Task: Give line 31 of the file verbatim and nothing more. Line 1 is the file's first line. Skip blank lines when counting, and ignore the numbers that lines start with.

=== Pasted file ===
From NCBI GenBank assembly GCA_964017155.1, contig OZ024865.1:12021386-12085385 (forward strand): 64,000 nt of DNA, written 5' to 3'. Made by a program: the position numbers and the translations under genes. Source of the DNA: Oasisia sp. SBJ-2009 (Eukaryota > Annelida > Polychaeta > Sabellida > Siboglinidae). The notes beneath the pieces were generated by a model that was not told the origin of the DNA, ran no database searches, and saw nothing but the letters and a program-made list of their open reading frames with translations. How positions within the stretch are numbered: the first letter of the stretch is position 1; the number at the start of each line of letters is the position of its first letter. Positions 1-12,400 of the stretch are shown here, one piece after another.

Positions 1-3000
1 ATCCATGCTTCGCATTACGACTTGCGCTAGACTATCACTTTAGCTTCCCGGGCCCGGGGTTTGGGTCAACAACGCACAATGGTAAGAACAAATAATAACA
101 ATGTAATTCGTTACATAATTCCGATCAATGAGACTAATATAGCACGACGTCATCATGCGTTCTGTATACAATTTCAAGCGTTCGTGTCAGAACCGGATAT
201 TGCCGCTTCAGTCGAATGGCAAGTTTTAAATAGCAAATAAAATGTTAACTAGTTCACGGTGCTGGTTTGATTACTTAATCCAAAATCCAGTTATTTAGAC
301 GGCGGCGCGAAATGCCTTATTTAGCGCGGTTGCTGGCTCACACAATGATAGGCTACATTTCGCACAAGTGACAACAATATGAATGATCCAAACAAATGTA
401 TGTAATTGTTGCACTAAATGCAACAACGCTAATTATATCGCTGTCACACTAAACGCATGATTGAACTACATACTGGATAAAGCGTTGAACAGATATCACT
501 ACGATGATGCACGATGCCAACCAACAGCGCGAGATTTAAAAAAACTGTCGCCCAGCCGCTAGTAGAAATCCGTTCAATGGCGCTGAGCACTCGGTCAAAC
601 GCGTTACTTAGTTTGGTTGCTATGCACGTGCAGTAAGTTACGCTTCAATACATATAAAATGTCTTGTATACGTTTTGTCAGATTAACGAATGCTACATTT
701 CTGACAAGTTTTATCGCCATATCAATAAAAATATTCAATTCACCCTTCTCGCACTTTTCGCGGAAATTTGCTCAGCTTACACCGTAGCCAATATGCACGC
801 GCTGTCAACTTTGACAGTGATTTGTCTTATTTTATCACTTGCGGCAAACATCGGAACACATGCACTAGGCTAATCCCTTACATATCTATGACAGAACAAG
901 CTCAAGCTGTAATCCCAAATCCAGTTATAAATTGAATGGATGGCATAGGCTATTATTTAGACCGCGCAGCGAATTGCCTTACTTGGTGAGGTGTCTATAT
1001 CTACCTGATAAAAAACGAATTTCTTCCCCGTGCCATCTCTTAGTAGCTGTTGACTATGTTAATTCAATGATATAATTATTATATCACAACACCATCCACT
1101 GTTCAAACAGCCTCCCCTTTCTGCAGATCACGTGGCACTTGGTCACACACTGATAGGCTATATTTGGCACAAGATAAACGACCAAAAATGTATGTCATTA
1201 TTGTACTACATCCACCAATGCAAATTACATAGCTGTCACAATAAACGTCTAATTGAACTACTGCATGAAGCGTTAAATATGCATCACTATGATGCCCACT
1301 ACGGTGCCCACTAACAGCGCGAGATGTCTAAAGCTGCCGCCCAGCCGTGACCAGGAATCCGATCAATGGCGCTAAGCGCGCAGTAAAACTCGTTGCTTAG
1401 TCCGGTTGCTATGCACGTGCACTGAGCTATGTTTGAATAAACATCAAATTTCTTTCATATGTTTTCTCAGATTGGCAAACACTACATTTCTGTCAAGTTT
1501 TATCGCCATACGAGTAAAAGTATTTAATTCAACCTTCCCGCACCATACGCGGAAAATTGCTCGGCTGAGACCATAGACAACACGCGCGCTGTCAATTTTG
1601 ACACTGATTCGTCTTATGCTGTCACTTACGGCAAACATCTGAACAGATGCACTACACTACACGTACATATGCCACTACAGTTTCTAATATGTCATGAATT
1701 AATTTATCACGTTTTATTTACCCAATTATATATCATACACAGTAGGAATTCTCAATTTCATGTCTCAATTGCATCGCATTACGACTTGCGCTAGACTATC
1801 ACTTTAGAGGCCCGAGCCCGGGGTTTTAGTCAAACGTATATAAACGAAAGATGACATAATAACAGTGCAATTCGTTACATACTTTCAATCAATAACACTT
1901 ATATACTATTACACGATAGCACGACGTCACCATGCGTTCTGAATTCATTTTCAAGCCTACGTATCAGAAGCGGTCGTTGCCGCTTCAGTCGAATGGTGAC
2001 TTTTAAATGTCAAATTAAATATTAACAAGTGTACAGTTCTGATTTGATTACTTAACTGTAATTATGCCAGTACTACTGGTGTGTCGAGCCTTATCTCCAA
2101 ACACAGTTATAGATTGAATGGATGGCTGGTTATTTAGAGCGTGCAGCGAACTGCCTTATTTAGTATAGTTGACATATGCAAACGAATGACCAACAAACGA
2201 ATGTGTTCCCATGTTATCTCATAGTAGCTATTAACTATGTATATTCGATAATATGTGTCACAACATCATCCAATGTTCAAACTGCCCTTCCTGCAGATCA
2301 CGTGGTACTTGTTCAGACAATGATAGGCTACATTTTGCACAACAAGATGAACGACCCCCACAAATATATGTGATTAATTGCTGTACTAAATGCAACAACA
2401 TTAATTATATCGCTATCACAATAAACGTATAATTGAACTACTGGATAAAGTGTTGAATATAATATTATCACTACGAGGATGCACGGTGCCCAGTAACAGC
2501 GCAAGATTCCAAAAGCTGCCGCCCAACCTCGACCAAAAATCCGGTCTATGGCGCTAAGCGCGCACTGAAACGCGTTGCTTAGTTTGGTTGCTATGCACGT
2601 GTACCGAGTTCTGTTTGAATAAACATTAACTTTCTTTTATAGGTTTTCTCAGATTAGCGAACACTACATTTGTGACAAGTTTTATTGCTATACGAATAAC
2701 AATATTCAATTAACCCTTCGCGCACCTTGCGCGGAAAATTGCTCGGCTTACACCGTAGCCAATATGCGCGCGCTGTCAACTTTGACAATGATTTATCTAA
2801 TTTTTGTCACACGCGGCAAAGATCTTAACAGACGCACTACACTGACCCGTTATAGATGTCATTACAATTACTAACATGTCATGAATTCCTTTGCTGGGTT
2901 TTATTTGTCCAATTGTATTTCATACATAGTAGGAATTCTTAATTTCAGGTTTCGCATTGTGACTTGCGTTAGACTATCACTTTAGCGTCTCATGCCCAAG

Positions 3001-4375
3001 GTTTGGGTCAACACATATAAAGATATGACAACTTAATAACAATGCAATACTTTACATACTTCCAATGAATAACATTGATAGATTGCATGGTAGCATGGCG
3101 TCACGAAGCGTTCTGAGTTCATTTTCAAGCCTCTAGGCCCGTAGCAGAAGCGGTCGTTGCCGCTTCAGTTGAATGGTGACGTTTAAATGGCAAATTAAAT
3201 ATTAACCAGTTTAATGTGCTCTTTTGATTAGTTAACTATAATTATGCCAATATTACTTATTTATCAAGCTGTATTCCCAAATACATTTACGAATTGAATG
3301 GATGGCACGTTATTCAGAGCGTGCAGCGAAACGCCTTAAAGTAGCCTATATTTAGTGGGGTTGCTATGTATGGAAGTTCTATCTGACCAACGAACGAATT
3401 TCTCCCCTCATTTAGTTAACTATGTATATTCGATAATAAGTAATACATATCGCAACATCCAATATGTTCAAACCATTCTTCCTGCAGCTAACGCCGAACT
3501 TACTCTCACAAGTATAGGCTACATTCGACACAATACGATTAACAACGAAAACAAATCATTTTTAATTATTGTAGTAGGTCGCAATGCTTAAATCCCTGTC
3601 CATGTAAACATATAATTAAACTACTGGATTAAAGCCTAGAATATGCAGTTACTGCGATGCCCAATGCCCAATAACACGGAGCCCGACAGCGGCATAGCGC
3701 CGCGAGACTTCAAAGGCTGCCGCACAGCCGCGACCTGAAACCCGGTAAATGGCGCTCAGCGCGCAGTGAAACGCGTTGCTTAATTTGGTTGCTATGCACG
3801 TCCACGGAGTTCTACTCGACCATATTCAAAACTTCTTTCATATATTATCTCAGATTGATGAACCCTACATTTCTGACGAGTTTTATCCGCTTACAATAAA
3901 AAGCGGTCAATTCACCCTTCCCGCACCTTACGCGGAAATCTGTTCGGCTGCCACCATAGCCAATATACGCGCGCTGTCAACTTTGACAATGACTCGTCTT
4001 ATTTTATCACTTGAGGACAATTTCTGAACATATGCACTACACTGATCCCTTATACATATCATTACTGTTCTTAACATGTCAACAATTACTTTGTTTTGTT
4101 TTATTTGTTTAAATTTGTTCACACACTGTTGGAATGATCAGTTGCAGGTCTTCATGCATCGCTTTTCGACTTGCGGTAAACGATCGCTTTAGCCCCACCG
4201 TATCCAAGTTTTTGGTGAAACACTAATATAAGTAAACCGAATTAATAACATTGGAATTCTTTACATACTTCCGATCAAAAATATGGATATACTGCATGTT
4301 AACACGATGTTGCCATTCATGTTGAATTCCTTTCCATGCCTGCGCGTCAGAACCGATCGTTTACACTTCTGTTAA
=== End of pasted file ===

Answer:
2801 TTTTTGTCACACGCGGCAAAGATCTTAACAGACGCACTACACTGACCCGTTATAGATGTCATTACAATTACTAACATGTCATGAATTCCTTTGCTGGGTT